1. Archive

Inherently flawed intangibles tax should be ended

Re: Tax sense, March 9.

The St. Petersburg Times recently assailed Republicans in the House of Representatives for continuing our commitment to phase out the intangibles tax in a year where we have less of a budget surplus than previous years. The fact is that Florida has more than a billion dollars more this year than the last. In addition, you neglected to highlight that it has been Republicans who have invested more money, in real dollars, into education (more than $2-billion over the last two years), health care and public safety than Democrats did in the 1990s. People should know these facts and you should report that.

The intangibles tax taxes saved money, including stocks, bonds, loans and accounts receivable. The problems with this tax are well documented. The barriers to economic development and the tax inequities it creates have led many of those affected to conclude that the tax is not right for Florida. In the last two years, the Florida Legislature, with overwhelming bipartisan support (14 current Democratic incumbents voted for this bill last year), has eliminated the tax on accounts receivables and has significantly reduced the overall tax.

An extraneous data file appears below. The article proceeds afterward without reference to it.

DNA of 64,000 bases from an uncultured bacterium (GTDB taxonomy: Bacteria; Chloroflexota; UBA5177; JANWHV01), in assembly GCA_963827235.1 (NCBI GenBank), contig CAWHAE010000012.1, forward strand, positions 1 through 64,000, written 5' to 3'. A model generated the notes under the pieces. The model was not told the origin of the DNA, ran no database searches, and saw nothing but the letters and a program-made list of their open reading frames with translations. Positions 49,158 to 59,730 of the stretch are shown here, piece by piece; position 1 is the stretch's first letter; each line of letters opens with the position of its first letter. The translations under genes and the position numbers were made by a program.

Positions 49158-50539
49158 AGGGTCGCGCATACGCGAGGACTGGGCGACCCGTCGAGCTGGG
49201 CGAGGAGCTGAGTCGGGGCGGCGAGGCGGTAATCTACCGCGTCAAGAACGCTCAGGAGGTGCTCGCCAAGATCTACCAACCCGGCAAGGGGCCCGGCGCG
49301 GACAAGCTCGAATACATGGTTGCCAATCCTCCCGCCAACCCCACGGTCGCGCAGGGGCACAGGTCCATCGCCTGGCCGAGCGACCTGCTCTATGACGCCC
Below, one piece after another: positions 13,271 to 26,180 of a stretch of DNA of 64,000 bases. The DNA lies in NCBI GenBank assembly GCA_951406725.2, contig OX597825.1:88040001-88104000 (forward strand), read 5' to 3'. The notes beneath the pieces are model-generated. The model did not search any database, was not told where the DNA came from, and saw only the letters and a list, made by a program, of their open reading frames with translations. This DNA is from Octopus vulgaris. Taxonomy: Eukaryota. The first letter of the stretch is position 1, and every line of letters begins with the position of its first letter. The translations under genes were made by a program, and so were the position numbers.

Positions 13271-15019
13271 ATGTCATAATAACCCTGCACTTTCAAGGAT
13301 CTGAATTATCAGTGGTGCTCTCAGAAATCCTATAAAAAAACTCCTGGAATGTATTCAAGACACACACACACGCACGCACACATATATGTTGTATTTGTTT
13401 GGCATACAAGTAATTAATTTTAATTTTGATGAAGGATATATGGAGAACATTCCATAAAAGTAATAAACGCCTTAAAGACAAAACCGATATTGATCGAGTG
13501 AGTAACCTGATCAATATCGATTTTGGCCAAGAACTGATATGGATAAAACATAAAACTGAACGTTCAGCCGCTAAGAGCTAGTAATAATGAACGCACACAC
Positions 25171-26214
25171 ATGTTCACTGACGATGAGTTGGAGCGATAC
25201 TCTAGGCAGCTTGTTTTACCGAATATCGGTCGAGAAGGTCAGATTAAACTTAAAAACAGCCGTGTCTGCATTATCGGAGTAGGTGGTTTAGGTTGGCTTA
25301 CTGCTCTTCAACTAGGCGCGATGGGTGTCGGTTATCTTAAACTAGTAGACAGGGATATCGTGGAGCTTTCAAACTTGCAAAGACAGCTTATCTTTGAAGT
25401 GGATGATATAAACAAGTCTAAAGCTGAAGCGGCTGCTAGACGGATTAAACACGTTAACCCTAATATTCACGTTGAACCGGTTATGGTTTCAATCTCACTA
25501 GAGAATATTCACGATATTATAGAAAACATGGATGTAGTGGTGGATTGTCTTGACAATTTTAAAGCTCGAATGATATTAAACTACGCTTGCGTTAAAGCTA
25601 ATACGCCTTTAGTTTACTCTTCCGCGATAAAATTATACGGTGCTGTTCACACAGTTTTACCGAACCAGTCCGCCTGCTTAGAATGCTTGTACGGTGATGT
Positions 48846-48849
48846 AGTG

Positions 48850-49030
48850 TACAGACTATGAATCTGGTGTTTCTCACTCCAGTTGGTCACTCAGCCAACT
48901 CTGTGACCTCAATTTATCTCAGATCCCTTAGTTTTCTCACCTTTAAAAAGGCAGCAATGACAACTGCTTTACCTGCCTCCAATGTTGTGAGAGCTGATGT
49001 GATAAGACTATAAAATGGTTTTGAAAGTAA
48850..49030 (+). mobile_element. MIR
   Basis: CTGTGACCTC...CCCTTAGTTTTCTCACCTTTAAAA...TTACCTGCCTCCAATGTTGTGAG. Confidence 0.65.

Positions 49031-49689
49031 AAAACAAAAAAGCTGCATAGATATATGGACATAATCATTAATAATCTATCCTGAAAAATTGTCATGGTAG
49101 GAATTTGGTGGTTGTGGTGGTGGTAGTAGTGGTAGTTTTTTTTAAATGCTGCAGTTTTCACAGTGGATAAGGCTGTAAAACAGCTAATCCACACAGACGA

This year, the House passed the bill that I am sponsoring, which further cuts the intangibles tax rate and increases the exemptions. More than 500,000 people will be immediately removed from the tax rolls if this bill becomes law. Republicans and Democrats made the promise to completely eliminate the intangibles tax by next year, not because we had budget surpluses and it was feasible, but rather because the tax is inherently flawed.